What expenses can teachers claim for?
Teacher Tax Refund
In general, allowable expenses are the unavoidable costs you have to pay for your work. For teachers, they’ll tend to be things like:
- Professional subscription fees, for things like a teachers’ union.
- Specialist clothing you buy yourself, like protective gear for science teachers.
- Books, as long as they’re necessary for your teaching work.
Travel costs, other than your normal commute to and from home.
- This generally applies to temporary workplaces of under 24 months.
I’m a self-employed teacher or tutor. Can I still claim a teacher tax rebate?
Self-employed people pay their taxes through the self assessment system, so all their expenses are handled there. That said, many teachers aren’t even aware that they can claim for allowable expenses, meaning they’re paying too much tax. Always talk to RIFT if you’re not sure what expenses you can claim for. Our Self Assessment Tax Return service can do all the paperwork for you, saving you money and keeping you in HMRC’s good books.
I am employed full time as a teacher but have additional income. Do I have to declare it?
If you get additional income you need to declare it using self-assessment. Examples could be:
- Payments for selling lesson plans through online markets such as the TES.
- Income from books you have written (whether self published or paid in royalties via a publisher).
- Software you have written and sold.
- Income from property rental or savings and investments.
- Income from any other sources such as your own online shop such as Etsy.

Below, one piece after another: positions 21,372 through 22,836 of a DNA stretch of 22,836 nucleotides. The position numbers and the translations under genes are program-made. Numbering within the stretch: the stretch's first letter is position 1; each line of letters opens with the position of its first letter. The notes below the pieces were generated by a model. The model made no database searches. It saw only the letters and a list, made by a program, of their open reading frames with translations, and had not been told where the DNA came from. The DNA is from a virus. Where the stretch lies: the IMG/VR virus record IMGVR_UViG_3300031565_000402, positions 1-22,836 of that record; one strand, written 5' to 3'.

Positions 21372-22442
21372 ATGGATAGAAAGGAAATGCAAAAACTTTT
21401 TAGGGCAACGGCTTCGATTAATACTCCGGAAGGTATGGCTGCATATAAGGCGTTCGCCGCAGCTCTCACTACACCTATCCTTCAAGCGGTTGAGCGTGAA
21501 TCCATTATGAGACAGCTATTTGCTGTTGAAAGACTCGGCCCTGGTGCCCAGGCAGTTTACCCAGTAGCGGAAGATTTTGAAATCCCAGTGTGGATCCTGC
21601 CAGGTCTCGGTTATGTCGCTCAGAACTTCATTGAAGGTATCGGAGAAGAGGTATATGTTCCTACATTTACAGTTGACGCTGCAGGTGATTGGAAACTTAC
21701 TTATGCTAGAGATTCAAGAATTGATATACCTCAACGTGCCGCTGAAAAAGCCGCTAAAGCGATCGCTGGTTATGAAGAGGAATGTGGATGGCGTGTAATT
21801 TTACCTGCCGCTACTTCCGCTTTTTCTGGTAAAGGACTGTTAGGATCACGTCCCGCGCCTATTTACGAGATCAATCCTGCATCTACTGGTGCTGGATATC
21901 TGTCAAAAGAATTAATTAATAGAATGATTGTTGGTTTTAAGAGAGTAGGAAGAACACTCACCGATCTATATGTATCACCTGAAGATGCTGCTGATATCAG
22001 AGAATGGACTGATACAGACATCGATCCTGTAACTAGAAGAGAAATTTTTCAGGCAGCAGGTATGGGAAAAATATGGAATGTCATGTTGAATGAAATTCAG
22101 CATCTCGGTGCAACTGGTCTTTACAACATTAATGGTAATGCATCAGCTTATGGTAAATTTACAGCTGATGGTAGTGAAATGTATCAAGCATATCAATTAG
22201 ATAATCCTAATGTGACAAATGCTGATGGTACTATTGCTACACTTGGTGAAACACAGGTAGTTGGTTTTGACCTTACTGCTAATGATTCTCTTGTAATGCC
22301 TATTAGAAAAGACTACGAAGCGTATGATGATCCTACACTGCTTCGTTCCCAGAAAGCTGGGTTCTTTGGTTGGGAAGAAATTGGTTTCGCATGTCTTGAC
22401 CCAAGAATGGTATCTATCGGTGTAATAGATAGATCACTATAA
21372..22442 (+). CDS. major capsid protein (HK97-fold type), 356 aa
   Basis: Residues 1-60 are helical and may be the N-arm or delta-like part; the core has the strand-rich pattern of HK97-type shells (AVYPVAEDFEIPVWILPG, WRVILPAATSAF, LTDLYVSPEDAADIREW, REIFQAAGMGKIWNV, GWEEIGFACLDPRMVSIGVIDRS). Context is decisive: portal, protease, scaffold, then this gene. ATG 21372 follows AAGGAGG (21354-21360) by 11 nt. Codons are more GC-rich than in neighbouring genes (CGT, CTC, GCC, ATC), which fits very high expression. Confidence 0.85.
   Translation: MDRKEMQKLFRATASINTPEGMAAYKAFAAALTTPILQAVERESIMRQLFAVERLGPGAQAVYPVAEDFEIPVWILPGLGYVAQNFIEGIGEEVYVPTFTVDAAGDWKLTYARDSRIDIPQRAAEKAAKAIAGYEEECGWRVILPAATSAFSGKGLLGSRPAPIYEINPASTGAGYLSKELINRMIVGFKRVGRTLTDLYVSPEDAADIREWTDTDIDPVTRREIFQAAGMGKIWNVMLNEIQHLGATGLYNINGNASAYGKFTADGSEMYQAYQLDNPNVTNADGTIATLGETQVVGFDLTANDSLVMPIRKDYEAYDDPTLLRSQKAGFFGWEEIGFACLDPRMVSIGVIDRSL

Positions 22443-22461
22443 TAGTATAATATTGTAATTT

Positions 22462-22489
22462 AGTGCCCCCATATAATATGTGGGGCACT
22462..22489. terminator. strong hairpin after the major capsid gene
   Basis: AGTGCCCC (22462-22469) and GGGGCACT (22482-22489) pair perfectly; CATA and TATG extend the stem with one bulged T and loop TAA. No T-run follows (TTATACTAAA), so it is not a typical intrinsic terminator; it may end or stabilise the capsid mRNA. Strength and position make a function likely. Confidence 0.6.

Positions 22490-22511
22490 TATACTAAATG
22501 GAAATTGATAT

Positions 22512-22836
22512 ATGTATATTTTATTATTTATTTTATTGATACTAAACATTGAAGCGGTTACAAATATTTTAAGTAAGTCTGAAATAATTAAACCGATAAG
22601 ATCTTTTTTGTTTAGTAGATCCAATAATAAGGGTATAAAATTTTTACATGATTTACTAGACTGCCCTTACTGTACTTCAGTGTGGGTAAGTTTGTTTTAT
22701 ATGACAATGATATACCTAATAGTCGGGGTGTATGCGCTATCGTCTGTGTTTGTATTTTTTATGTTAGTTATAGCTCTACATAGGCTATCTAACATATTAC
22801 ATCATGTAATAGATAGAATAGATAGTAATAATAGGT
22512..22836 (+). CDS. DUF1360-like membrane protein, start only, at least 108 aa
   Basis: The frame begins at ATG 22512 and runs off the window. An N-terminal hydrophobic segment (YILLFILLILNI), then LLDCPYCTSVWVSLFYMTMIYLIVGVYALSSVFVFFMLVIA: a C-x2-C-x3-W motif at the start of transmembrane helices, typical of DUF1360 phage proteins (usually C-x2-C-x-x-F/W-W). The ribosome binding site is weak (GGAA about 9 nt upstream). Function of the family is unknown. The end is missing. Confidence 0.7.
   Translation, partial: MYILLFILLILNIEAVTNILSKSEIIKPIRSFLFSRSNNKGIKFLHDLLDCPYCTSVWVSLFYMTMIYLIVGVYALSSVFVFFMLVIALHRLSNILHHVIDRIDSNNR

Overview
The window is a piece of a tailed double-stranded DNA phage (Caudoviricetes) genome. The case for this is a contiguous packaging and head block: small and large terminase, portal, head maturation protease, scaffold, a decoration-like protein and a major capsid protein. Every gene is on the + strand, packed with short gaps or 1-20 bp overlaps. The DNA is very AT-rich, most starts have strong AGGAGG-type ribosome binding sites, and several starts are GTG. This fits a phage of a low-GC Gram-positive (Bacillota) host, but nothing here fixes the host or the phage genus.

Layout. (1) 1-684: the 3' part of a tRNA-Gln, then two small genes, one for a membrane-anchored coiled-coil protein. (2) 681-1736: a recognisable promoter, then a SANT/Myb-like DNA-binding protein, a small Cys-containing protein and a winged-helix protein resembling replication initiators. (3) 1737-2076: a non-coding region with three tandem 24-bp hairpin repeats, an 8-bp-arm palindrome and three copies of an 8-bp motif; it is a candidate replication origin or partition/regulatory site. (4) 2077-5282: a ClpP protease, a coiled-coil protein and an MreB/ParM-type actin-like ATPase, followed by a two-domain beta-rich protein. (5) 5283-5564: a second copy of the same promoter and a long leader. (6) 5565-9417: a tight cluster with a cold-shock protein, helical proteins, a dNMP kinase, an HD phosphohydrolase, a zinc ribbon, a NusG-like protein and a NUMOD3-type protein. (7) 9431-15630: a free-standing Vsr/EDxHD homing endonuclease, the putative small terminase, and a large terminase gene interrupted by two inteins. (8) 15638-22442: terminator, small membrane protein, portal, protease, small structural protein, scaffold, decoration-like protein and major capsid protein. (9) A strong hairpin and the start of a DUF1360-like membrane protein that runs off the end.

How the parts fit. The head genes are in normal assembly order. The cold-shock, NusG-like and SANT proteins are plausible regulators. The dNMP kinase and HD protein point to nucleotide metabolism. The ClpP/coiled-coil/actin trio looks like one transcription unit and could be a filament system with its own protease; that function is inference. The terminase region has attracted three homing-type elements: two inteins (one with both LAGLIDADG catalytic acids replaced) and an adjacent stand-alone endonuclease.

- Get in touch if you need to check whether you should submit a
What professional fees count for tax relief claims?
Professional body fees
HMRC’s rules for claiming tax refunds on professional body fees aren’t well known. Essentially, you can claim tax relief as long as membership is either helpful or necessary to do your work. This includes union fees for the National Union of Teachers (NUT) or the National Association of Schoolmasters Union of Women Teachers (NASUWT).
If you’ve paid things like regulator fees to a General Teaching Council, those costs can also count toward your tax refund claim. Even payments to the Institute for Learning (IfL), which closed its doors in 2014 can still be claimed for as you can claim for the last 4 tax years.
I have to buy sportswear and equipment. Can I get a tax refund on my spending?
If you’re a sport or PE teacher, then some of your costs can qualify for a tax refund claim. In general, you can claim for the cleaning, repair or replacement of any kit or equipment that’s necessary for your job. The same basic rules apply as for sport professionals, meaning eligible costs would include things like:
- Trainers, football boots or other specialised footwear.
- Tracksuits and other sportswear.
- Specialised sporting equipment, such as tennis rackets.
You can’t claim tax relief for initially buying your clothing or equipment. Only repair, cleaning and replacement costs are covered
by the rules. Also, general-purpose items like t-shirts and towels probably won’t get you a refund, even if you use them for work. Only things used specifically and exclusively for your job will count.